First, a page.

It sounds obvious, doesn’t it, that in a novel things need to change; that to keep a reader interested the characters must change. In reality is is a more complex process than that. As the character changes, then so does everything and everyone the character comes into contact with.
A childhood home that seemed stultifying and dull, becomes a charming haven after the protagonist has endured some hardships away from it. In fact this is the only way a reader can see a character grow – to see the world change through his or her eyes.
It is easy to think that once you’ve established a setting, that’s it. That readers will just see it as background each time the character goes there. But what really brings a novel to life is when the same setting changes as the person re-visits it. Not only that, but it will be changing in different ways to each person who views it. An orphan might think a country house to be grand. A visiting maidservant might see the same house as tatty and uncared-for. Years later, the orphan might re-visit it and think it less imposing, and the visiting maidservant who has now worked there for years has ceased to see its tattiness, but only its warmth. When writing these changes I try to focus on small details that the individual character notices, because these count for a lot and act as anchor points to show how things have changed. The way the stone has been newly-polished on the front steps, the slight scent of old carpet that has been replaced by a smell of air-freshener. Settings change, they are not mere backdrops.
Every single scene and dialogue needs to move the story forward. You’ve probably heard that a million times before. In my view the move doesn’t have to be forward, as long as there is actual measurable change. In literary novels, the plot is usually that each person in the novel has a developing relationship with each of the others in the book. The relationship could be getting closer, or drifting further apart. These tensions are what form the plot. As long as the relationships are changing, and this change in turn is visibly affecting everyone else, then you have life in your novel.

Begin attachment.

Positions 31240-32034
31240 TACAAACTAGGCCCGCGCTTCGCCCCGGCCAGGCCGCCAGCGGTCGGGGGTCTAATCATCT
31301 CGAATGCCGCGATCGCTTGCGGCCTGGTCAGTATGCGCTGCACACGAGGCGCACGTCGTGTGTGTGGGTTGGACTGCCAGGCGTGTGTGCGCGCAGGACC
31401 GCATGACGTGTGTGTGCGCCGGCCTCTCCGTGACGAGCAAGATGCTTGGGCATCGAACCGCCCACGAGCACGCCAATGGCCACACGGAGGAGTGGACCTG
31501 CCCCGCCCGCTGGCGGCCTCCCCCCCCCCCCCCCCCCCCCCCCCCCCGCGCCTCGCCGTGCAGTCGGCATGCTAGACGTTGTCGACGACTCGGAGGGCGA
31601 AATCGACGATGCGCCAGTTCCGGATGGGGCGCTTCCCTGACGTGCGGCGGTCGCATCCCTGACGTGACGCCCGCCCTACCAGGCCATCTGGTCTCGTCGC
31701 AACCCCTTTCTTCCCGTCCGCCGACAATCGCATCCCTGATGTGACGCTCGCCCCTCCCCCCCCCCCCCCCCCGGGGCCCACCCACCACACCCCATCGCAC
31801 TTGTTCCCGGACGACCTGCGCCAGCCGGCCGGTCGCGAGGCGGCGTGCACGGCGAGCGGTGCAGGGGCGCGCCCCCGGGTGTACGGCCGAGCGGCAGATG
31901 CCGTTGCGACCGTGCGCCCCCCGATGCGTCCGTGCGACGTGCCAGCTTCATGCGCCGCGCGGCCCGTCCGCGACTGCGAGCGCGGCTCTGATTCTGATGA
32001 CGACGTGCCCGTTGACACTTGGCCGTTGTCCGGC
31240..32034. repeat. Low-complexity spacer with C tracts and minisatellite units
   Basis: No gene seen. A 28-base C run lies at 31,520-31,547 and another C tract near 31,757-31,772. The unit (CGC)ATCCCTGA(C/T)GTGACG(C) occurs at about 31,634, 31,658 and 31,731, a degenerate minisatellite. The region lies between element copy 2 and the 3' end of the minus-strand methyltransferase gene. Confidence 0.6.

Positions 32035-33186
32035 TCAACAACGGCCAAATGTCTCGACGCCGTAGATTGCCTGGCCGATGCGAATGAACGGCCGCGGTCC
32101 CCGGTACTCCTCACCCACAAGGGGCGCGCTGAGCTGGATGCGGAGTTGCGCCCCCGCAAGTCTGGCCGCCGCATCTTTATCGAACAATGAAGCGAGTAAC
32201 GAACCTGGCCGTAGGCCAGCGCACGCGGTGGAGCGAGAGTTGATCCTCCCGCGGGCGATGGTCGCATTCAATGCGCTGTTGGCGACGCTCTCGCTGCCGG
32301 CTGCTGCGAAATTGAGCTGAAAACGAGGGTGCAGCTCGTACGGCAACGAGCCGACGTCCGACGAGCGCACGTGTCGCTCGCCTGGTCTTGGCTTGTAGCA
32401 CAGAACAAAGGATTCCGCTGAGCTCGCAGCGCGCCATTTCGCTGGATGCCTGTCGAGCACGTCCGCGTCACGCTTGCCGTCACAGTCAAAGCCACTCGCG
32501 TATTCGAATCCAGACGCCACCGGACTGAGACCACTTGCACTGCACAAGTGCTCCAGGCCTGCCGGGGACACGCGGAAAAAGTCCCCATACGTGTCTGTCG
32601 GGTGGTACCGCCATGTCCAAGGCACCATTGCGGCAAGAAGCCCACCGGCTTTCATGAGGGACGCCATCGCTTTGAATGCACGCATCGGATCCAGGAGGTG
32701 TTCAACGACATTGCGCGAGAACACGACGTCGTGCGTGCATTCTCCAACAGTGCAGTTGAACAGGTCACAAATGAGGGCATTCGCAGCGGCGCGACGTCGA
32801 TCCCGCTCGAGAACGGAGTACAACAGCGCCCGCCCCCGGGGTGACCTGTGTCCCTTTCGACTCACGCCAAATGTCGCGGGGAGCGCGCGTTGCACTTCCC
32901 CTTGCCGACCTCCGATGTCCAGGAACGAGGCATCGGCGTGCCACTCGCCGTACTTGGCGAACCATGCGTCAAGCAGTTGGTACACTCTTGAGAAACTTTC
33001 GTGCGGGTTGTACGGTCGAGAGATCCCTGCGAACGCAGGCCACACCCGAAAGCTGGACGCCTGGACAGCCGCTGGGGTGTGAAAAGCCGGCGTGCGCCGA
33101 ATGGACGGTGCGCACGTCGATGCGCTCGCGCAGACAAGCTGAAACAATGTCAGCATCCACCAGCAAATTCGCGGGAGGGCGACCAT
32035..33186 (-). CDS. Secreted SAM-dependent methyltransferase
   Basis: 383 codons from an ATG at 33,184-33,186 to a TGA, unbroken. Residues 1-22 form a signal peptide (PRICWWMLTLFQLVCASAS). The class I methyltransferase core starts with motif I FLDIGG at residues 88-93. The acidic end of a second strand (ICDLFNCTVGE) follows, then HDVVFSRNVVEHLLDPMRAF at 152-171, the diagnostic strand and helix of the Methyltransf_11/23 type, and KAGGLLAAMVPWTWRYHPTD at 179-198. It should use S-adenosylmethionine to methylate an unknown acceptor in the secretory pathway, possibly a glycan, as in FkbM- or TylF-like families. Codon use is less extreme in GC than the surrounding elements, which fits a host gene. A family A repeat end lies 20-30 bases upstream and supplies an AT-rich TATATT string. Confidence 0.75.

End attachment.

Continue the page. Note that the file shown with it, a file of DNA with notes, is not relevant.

In historical fiction the pivotal changes in political and moral attitudes can be really useful. Revolution, war and religious upheaval cause protagonists to pick sides, and almost always the opposing view is there too, to help the person change. A person who is grappling with the moral imperatives of slavery or suffrage for example, might change their mind (or have their mind forcibly changed for them) in the course of a book. By the end of the book everything will look different to them. This is what you want. In order to have the maximum amount of change in a character, look for a cause in which he can have maximum investment, and then show how the events of the novel change that view. Find circumstances that force pro-monarchists to become rebels and anti-monarchists to become kings. The power of reversal is that it gives the most opportunity for change. Find the most contentious historical viewpoint you can and give it to your protagonist. Give the opposite to your antagonist. Make them change.
No 10 to come soon!
Picture from BBC : London Then and Now. The old photographs used in the post were taken by renowned late 19th and 20th Century photographers, including Henry Grant, Wolfgang Suschitsky, Roger Mayne and George Davison Reid, who made this image on the corner of Long Acre and James Street, Covent Garden, in 1930.